During that time, Bay-Ao’s classmates and teachers from their alternative school in Mindanao were in Manila to evade the aerial bombing and militarization in their communities all the while the whole major island was placed under Martial Law.
The Stop The Killings Network attended another funeral march in Castasus Cemetery in San Pedro City in the province of Laguna for the slain 18-year old EJK victim, Ephraim Escudero.
Escudero, a father of two kids, went missing on September 19 in San Pedro and was found dead two days after in Angeles City, Pampanga. His face and hands were covered in packaging tape, his wrists and ankles were tied behind his back with tape and his head dotted with bullets—an imagery and case that was all too familiar under Duterte’s drug war campaign.
Escudero was a cellphone technician in the cellphone repair shop of their family in San Pedro. The shop is the family’s main source of income. He was last seen on CCTV footage giving two men a ride on his motorcycle. One of the hitchhikers was found dead as well. The third man, Escudero’s motorcycle, and cellphones were still missing.
A mass for another minor’s death was held in time for the various group’s “Black Friday Protest.” The mass was offered to Aldrin Raman Jore, the 16-year old EJK victim from Martan St., Brgy. Commonwealth in Quezon City. He was killed after being shot twice by a gunman accompanied by three riding-in-tandem on October 2. He had just gotten a haircut when he was killed. He was seemingly mistaken for another who goes by the same nickname as he did.
Jore is remembered to be a good and intelligent son by his parents and was an outstanding Grade 8 student and class president in Commonwealth National High School.
At a young age, Jore had just a simple dream of becoming a professional make-up artist someday.
Days before All Saints Day, members of Balikwas Kadamay, group of demolished residents of Floodway East Bank Road in Brgy. Sta. Lucia in Pasig City, hold a symbolic burial of the government’s mass housing system right in Mendiola during their ongoing ‘Homeless Camp.’
The demolition of some 1,000 homes took place from October 18-20, 2017. This is considered the largest-ever demolition in Metro Manila under Duterte’s time.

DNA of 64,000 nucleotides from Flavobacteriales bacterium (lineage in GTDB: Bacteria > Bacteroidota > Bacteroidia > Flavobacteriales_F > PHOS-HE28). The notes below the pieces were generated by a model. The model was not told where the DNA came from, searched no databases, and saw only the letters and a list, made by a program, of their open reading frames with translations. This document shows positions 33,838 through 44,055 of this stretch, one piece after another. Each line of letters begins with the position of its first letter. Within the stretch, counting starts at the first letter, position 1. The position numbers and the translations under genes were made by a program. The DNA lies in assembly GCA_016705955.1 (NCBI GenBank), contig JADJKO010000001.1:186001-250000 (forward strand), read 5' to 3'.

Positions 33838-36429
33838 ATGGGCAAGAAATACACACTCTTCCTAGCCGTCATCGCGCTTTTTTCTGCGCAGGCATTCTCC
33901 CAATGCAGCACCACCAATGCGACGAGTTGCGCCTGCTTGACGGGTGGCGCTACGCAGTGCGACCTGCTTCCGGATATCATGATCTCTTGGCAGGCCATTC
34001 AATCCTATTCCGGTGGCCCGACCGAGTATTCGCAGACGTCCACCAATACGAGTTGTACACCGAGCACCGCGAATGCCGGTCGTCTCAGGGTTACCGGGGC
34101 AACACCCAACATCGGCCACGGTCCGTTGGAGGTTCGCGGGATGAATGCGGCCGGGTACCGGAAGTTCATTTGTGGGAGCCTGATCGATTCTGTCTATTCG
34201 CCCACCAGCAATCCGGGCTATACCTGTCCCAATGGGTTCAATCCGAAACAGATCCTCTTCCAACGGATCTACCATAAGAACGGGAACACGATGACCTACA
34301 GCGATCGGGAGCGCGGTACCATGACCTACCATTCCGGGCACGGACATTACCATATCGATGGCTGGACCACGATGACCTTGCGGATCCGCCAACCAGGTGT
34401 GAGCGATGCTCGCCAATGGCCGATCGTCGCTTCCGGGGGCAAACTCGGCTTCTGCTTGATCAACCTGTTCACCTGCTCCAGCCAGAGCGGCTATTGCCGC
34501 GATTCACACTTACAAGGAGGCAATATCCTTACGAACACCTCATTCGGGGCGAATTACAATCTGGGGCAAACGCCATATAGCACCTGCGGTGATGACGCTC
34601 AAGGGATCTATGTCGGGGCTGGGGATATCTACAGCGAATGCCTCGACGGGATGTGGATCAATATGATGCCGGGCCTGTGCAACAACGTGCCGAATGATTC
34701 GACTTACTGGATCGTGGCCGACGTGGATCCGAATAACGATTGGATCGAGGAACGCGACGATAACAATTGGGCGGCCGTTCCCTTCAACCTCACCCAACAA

As said by the homeless residents, the death of the Philippine mass housing system could be considered a ‘massacre’ to the lives of every poor Filipino family who are becoming homeless every time demolition happens in their community.
My decision of breaking the Undas tradition is my way of remembering and showing sympathy not just for my departed loved ones but also to the thousands of relatives of the victims of senseless killings, who are still mourning the death of their kin and for those who are in constant fear of not having a home that they can call their own.
My decision not to go the cemetery is also my simple form of protest and my way to add my single voice to the growing clamor to end the killings, social injustice and the culture of violence and impunity in the country.
This may be a different story for the families of EJK victims. Without a doubt, they are currently in cemeteries, lighting candles, offering flowers and cherishing and maybe are still crying for moments lost with their departed loved ones.
I must also admit that breaking the Undas tradition is nothing compared to a bigger challenge that rests on the shoulders of all those who are victimized by the present social order.
The bigger challenge is to break a larger tradition of apathy among our people and start joining the people’s movement. The biggest challenge is changing the present system that does not, has not, served the majority of our population, especially the poor.